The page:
While between 80 and 100 Georgian nationals had been expelled each month during the summer of 2006, the average leapt that fall to between 700 and 800 expulsions per month.
Russia violated human rights when it followed a policy of detaining and expelling Georgian nationals in 2006, the European Court of Human Rights ruled Thursday.
The court held that Russia violated several of its obligations under the European Convention of Human Rights, though not all of neighboring Georgia's complaints were upheld. A decision on how much money Russia should pay in damages is pending.
Between September 2006 and January 2007, Russia ordered the expulsion of 4,634 Georgian nationals. Although many of them left after receiving orders, 2,380 were tracked down, detained and forcibly expelled, according to court filings submitted by the Georgian government.
While between 80 and 100 Georgian nationals had been expelled each month during the summer of 2006, the average leapt that fall to between 700 and 800 expulsions per month. Georgia believes that the expulsions were a deliberate policy to exact revenge for the arrests of four Russian officers and 11 Georgian citizens in Tbilisi on suspicion of espionage in September 2006. The following month, the officers were granted clemency and released.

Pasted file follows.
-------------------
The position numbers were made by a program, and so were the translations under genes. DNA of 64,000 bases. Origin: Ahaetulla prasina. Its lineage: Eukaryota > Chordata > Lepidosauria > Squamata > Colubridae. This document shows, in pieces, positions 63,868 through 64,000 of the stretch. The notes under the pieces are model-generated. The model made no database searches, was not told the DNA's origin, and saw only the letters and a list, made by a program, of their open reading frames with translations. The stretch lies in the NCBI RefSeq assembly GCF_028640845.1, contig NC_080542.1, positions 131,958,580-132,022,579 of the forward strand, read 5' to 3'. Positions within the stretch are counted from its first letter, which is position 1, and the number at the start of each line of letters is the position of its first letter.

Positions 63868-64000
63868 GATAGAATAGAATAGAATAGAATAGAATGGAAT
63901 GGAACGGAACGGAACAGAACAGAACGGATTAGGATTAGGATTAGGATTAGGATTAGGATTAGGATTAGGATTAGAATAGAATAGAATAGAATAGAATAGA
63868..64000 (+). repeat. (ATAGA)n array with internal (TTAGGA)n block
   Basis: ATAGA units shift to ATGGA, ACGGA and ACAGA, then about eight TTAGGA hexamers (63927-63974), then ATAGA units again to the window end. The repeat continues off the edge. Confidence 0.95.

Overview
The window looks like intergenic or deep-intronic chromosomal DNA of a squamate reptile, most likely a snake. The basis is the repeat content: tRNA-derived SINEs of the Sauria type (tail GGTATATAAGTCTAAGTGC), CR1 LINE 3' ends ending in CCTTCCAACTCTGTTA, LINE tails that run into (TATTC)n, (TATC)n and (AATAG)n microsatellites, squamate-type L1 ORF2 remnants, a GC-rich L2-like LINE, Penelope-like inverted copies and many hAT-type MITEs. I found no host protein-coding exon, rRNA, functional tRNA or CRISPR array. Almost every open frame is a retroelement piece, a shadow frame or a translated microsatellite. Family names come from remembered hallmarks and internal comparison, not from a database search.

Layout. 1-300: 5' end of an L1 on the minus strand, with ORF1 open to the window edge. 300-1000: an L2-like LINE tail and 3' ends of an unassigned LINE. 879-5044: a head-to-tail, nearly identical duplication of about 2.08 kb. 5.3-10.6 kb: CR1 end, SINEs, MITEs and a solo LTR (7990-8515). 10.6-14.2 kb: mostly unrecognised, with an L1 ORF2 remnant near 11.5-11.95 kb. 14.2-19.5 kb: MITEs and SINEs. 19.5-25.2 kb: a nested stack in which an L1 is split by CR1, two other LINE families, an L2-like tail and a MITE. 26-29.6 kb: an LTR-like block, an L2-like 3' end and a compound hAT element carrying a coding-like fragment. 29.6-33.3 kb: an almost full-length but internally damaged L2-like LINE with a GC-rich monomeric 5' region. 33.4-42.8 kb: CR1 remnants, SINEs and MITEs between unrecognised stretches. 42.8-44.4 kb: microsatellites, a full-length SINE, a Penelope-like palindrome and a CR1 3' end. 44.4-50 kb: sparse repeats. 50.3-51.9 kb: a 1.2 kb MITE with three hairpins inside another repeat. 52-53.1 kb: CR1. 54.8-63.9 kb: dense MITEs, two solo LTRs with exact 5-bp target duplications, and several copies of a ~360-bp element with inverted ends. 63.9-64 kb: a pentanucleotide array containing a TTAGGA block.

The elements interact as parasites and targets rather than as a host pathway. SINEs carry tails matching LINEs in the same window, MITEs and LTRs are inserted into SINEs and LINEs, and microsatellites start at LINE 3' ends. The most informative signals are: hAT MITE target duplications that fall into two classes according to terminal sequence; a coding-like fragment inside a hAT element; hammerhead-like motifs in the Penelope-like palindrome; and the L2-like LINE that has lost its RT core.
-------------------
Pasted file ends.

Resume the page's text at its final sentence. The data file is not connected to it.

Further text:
Russia denied that there was any anti-Georgian policy, and said the expulsions were simply part of Russia's ongoing efforts to combat illegal immigration.
Georgia introduced as evidence an order apparently instructing St. Petersburg police and the Russian Interior Ministry to identify as many Georgians as possible with the aim of tracking down and deporting illegal aliens. The Russian side said that the order was a fake, but that documentary evidence to back up its rebuttal had been classified as a state secret and could not be produced.
Other evidence presented by Georgia included letters issued by Moscow authorities asking local schools to identify Georgian students in order to ensure "public order and respect for the law, preventing terrorist acts and tensions between children living in Moscow and children of Georgian nationality."
Russia said that those letters had been ordered by "over-zealous officials" who had since been reprimanded, according to court documents.
Russian-Georgian relations collapsed further in 2008 when the two neighbors fought a brief war over Georgia's breakaway territory of South Ossetia. Russia subsequently recognized it and another breakaway Georgian territory, Abkhazia, as independent countries and continues to prop them up economically.
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